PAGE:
Battle of Turnham Green
Turnham Green proved in reality the battle that never was. Propagandising by Parliament after Edgehill at the end of October had swayed many ordinary Londoners to support the Roundhead cause. Prince Rupert's idiotic sack of Brentford on November 12 1642 , the day before Turnham Green, was the best recruiting sergeant Parliament could have wished for.
Charles and his roughly 12,000 battle hardened men advanced towards the capital on November 13 1642; but they lacked ammunition in spite of capturing some supplies in Brentford the day before; they were also poorly fed, and had to endure the sight and smell of their opponents eating well at midday.
Facing this professional force there were perhaps double the number of largely untried Roundheads, and an unknown but considerable number of civilians, women included, armed with whatever had come to hand that morning. At Turnham the ground was unsuited to cavalry attack, with small fields and many hedges to slow mounted charges, and just beyond lay the unenticing prospect of street fighting. Worse, from a political point of view even had the Royalist force swept aside the citizens' army it faced, the deaths of so many civilians would have been a further spur to resistance by the ordinary populace.
Things were equally complicated for the Roundhead commanders. They had a numerical advantage, but in terms of quality these troops were not the match of Charles's. Hampden was on fire to attack, but wiser counsel prevailed, fearing the new soldiers would be incapable of holding formation if moved, or if left while others attacked being very capable of melting away. The mob that was supporting the Roundhead army was as likely to get in the way as help.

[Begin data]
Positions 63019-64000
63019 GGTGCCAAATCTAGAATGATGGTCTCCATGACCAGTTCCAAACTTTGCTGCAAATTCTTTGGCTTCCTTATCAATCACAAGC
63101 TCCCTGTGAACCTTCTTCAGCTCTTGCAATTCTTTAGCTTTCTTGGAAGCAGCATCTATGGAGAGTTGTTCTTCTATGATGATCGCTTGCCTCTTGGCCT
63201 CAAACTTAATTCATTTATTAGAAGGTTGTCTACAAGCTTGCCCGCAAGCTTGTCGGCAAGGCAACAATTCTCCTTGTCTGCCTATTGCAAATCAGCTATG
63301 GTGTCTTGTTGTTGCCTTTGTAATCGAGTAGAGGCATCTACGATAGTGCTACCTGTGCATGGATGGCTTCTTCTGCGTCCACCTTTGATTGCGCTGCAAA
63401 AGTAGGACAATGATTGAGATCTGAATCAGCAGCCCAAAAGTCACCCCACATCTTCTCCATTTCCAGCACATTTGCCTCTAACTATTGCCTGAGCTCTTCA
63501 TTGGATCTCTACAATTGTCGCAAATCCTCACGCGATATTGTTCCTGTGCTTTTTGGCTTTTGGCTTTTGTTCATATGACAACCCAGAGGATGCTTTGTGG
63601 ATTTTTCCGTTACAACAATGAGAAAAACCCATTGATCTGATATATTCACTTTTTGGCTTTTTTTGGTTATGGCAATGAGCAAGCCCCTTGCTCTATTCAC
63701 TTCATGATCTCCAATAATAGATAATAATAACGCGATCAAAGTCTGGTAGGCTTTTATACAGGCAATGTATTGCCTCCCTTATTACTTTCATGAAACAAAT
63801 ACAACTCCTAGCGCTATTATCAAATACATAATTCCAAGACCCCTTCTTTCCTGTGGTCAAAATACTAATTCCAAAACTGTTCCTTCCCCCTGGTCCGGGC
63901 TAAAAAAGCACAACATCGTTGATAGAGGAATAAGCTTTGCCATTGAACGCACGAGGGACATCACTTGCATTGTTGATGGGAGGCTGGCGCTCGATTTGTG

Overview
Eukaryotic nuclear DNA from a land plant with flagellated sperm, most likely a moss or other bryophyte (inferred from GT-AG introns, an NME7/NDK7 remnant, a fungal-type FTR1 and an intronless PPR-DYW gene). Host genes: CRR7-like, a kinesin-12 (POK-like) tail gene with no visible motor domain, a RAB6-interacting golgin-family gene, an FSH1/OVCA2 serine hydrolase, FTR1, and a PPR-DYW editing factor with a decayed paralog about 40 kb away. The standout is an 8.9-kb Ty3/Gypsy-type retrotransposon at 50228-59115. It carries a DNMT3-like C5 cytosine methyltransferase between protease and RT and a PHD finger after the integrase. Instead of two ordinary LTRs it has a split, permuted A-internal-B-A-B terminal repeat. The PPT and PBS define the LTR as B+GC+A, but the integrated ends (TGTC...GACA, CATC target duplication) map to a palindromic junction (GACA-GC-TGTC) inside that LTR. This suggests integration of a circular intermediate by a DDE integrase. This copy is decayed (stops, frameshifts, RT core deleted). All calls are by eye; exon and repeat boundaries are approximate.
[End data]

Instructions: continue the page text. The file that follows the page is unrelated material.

Thus the strange sight of two large armies facing one another and doing almost nothing continued for several hours. A few cannon shots were exchanged. Prince Rupert 's cavalry encountered an advance by a small Parliamentary infantry force. And then Charles decided enough was enough, and ordered a retreat west, to the safety of Reading and eventually Oxford . As so often Rupert's bellicose but intelligent advice was ignored. He had suggested a sweep below the capital, to enter it via loyalist Kent . Charles spurned this route, and never again had such an opportunity to take the seat of Parliament's power and wealth, and its main supply port.
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